Stephen Curry is back for Game 2, and the Warriors are almost whole again

<a class="link rapid-noclick-resp" href="/nba/players/4612/" data-ylk="slk:Stephen Curry">Stephen Curry</a> gets some work in prior to sitting out Game 1 against the <a class="link rapid-noclick-resp" href="/nba/teams/nor" data-ylk="slk:New Orleans Pelicans">New Orleans Pelicans</a>. (AP)
Stephen Curry gets some work in prior to sitting out Game 1 against the New Orleans Pelicans. (AP)

Stephen Curry is cooking again.

A week after returning from a sprained right knee to participate fully in practice, the two-time NBA MVP will play in earnest for the first time since March 23 when his Golden State Warriors host the New Orleans Pelicans for Game 2 of their Western Conference semifinals series on Tuesday night.


Curry’s goal? “Just not suck after missing five weeks,” he told The Undefeated’s Marc J. Spears.

The Warriors, of course, are expecting much more than that. They have been in a malaise (insomuch as a team that sandwiched two championships around a 73-win regular season can be) for the better part of the season, seemingly tired of laying historical beatdowns on the league for a four-year term.

They beat the Kawhi Leonard-less San Antonio Spurs in five games, but not without a hiccup, and they smacked the surging Pelicans in Game 1 of the second round, led by their three healthy All-Stars — Kevin Durant (26 points, 13 rebounds), Klay Thompson (27 points) and Draymond Green (triple-double). But the West isn’t the cakewalk it was when the Warriors swept that side of the playoff bracket a year ago, and they’ll need Curry to escape a likely conference finals meeting with the Houston Rockets.

They might need him against the Pelicans, too, but the Game 1 win afforded them an opportunity to work him into the lineup at their own pace. Curry wanted back for that one, but his teammates bought him time, and they may steal him some more. Warriors coach Steve Kerr suggested he will ease Curry back in for Game 2, and it’s hard to imagine him being 100 percent even by the end of this series.

Although …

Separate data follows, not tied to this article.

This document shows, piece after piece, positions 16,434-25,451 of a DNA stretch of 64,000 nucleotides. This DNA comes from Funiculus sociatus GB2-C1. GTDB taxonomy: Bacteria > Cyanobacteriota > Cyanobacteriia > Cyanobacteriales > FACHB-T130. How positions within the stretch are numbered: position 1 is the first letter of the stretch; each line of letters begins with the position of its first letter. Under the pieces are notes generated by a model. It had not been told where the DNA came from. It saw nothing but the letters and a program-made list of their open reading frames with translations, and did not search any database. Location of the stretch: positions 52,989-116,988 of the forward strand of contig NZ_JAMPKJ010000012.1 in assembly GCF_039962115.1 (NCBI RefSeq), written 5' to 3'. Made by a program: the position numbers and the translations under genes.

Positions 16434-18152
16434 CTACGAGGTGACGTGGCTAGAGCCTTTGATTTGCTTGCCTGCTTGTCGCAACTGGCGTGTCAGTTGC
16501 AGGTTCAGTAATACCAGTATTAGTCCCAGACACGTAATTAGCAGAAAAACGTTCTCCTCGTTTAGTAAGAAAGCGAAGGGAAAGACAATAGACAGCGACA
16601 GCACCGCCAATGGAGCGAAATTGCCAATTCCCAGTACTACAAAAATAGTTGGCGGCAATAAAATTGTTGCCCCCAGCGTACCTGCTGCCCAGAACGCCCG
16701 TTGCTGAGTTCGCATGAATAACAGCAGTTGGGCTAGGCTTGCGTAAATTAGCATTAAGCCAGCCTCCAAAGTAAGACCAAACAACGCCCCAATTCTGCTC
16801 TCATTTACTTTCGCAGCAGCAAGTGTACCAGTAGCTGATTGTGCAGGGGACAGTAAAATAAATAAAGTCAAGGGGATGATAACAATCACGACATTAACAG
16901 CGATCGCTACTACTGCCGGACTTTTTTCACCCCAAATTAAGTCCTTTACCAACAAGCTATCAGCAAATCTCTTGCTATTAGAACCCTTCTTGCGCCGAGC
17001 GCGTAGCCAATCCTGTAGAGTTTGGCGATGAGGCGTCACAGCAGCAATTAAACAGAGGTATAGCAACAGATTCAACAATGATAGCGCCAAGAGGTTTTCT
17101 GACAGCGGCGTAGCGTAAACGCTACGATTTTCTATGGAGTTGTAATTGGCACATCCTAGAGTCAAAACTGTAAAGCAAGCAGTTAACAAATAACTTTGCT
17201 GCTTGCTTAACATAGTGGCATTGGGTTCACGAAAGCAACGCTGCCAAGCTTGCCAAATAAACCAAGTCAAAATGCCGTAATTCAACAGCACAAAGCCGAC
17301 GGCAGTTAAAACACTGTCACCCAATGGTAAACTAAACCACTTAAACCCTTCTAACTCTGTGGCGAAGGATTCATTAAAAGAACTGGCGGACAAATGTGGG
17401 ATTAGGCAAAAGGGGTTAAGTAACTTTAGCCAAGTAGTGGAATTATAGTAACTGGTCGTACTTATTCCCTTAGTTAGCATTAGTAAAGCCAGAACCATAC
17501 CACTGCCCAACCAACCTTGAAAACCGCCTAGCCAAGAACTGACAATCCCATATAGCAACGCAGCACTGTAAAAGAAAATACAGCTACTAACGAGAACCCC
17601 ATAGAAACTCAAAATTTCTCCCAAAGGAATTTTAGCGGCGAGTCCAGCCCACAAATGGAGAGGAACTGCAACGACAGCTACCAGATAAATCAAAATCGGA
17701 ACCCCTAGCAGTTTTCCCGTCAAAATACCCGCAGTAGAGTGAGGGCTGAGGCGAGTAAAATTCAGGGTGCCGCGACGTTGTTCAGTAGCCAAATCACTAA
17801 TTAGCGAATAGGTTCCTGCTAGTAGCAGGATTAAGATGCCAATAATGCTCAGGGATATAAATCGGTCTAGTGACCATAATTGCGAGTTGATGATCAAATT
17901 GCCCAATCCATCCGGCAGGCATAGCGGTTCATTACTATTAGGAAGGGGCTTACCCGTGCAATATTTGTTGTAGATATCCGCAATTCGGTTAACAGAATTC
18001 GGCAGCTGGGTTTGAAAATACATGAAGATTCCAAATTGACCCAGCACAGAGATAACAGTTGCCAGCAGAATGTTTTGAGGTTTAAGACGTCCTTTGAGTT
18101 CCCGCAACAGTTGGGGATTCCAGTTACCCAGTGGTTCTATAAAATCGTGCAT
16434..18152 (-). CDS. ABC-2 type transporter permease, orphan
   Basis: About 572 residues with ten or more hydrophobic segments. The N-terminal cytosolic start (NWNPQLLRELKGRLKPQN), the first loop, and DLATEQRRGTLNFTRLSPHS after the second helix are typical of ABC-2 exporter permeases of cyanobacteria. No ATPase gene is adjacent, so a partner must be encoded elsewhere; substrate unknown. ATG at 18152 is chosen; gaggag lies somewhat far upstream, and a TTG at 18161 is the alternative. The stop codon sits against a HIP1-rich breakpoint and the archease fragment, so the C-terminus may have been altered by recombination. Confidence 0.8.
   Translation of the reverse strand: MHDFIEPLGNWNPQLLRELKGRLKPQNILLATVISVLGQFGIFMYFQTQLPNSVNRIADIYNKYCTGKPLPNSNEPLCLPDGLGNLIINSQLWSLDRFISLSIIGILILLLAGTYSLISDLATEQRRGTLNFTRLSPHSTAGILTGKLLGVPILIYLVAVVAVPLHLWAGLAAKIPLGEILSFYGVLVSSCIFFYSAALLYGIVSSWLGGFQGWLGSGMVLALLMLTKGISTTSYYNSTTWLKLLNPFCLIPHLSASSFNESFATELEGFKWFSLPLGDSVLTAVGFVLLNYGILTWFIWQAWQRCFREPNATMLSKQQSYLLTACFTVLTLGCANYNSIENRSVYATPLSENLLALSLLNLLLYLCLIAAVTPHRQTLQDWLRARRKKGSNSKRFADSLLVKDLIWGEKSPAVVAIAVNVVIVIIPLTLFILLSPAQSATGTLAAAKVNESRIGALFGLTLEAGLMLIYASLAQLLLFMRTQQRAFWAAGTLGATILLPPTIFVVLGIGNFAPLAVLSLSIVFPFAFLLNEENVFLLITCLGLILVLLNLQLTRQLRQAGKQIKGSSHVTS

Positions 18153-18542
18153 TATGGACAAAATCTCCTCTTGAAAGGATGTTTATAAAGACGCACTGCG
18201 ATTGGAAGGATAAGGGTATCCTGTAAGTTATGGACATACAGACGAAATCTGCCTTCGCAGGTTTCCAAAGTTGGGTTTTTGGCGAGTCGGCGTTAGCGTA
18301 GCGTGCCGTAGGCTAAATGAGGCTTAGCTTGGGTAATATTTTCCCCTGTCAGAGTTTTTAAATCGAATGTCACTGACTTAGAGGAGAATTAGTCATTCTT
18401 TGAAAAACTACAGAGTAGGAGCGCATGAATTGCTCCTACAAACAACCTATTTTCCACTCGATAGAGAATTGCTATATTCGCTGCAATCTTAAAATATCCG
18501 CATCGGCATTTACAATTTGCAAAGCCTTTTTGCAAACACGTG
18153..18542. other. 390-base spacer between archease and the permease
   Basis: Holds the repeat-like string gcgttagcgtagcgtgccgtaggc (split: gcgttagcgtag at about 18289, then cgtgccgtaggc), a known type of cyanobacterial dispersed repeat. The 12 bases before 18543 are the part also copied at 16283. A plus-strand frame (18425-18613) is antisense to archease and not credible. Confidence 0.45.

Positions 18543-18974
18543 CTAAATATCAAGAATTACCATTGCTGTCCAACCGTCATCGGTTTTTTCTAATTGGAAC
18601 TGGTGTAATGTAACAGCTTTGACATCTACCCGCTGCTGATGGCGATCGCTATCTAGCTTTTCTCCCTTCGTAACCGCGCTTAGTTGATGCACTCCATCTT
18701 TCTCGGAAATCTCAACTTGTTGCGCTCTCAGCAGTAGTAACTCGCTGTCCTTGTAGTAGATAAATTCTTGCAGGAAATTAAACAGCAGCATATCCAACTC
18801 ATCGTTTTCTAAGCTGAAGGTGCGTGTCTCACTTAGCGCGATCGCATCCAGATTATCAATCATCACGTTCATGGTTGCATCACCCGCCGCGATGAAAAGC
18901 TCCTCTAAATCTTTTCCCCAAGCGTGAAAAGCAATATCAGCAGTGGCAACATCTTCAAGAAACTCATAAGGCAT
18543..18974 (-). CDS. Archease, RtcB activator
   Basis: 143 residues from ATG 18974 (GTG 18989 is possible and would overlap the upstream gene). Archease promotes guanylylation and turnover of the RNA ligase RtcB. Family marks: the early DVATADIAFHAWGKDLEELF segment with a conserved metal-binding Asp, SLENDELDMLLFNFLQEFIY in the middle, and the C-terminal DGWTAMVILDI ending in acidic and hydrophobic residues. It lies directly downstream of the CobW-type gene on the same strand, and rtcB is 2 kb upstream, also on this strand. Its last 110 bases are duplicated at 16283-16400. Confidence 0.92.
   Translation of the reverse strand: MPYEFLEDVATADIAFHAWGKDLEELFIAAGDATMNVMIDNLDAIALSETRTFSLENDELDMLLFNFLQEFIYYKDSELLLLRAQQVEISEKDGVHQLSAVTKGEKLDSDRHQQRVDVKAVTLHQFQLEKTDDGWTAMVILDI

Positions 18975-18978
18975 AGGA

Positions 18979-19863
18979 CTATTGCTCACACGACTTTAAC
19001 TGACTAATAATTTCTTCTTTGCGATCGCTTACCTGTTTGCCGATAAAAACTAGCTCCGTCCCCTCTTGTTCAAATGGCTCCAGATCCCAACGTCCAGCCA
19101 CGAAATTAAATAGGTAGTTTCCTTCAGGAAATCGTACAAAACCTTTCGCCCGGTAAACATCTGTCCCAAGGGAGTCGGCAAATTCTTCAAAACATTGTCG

Saturday’s 123-101 win over New Orleans was the best Golden State has looked in weeks. They even got the contributions we once expected from the supporting cast of Andre Iguodala, Shaun Livingston and David West — a veteran trio of champions who have looked their age at different points of the season. Curry’s replacement, Quinn Cook, played well in his absence, and Nick Young made an appearance. The Warriors felt practically whole again, except for one glaring absence — the guy who usually makes them all go. Working Curry back into that mix can only help, however healthy he is.

In the short-term, he makes what was already an uphill battle for the Pelicans a Mount Everest-level challenge. The mere presence of Curry, quite possibly the greatest shooter in the history of basketball, changes the way New Orleans will have to defend the Warriors. Even if his knee and conditioning don’t allow him to endlessly curl around screens in Golden State’s motion offense, they still have to pick him up 30 feet from the basket and can never, ever leave him alone on the perimeter. As well as Cook shot from 3-point range during the regular season (44.2 percent on 3.2 attempts per game), Curry is a different animal, ready to launch if you can’t latch the window shut. The Pelicans will feel the draft.

Even the threat of Curry creates space for Durant and Thompson to cook, too. But threats may not mean as much against a juggernaut like the Rockets. Curry has two more weeks against the Pelicans to get right, because we’ve seen how vulnerable the Warriors can be against great teams when he isn’t. In 2016, the last time Curry returned to the playoffs from a sprained knee, Golden State needed seven games to oust the Oklahoma City Thunder before letting a 3-1 lead slip to the Cleveland Cavaliers.


Kerr later said Curry never felt right for the rest of the 2016 playoff run, and that would be a problem now that Chris Paul is staring back at him in Houston. Then again, those Warriors added Durant to share the burden for times like these. This edition isn’t as deep, so Curry may have to cook for them to survive the toughest road they’ve faced in the West. Fire up the burner, because Chef Curry is back.

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Ben Rohrbach is a writer for Yahoo Sports. Have a tip? Email him at rohrbach_ben@yahoo.com or follow him on Twitter!

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